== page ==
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Suppose I have a simple daemon type script that I run on my webserver. I run it in a terminal, with gnu screen, so I can keep an eye on it. That works fine (incidentally, I use this trick).

But now suppose I'd like to make a web page where I can keep an eye on my script's output. What's the easiest way to do that?

Notes:

  • This is mainly for myself and a couple co-hackers so if websockets is the answer and it only works on Chrome or something, that's acceptable.
  • This question is asking something similar: http://stackoverflow.com/questions/1964494/how-to-make-all-connected-browsers. But I'm hoping for a simpler, quick-and-dirty solution, and especially a general way to quickly do this for any script I might want to keep an eye on from a browswer.
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2 Answers 2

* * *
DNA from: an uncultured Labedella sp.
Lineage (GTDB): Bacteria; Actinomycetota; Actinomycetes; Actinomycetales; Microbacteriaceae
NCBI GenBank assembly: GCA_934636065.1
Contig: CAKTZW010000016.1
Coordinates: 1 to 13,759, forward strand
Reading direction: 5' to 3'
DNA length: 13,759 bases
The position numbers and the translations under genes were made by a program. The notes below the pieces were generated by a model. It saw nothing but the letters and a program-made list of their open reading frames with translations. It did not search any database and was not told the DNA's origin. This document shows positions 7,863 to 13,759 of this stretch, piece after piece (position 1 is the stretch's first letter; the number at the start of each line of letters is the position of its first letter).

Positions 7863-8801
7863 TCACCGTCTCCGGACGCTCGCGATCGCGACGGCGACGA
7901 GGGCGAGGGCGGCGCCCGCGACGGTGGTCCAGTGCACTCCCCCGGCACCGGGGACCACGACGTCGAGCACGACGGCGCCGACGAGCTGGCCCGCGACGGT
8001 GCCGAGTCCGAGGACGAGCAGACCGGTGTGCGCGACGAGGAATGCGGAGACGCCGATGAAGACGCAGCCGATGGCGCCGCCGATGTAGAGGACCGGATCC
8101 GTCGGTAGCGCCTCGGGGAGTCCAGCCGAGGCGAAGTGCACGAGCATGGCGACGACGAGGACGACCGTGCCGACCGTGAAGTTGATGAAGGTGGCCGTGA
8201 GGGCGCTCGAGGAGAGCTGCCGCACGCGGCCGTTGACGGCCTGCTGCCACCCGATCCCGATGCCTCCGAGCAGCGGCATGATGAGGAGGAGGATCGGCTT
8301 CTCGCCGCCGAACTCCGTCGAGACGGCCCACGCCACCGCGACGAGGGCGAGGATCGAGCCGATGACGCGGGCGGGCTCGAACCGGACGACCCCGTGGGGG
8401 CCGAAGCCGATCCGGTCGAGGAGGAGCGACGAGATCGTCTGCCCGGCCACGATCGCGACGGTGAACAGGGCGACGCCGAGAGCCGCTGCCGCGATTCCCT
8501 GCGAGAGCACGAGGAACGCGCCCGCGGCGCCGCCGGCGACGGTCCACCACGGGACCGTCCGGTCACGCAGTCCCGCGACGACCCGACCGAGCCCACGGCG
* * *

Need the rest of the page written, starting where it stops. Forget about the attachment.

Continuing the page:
Let your daemon log output into a place that is accessible from a web script (Such as a database table), which can then display it. Have the webpage update once every few seconds. (You can get fancy at do it with XmlHttpRequest and Javascript, if you want)

Edit:

Simplest way to have a page update, is with a meta http-equiv="refresh" content="5"> tag. A bit more elegant is to use Javascript - You can use something like PeriodicalUpdater for jQuery.

These solutions are both polling techniques. There is a trick you can pull to make the event propagate instantly, called comet. But that's a bit more complicated, and frankly a poll probably suits your use case fine.

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Yeah, the daemon script is already running on the webserver and can send its output anywhere. So I guess the question is, can you spell out how to have a web page update every few seconds (or better, whenever the daemon outputs something new)? –  dreeves Apr 21 '10 at 19:39
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This looks really promising (thanks to my friend and hacker extraordinaire, David Yang):

http://blog.new-bamboo.co.uk/2009/12/7/real-time-online-activity-monitor-example-with-node-js-and-websocket

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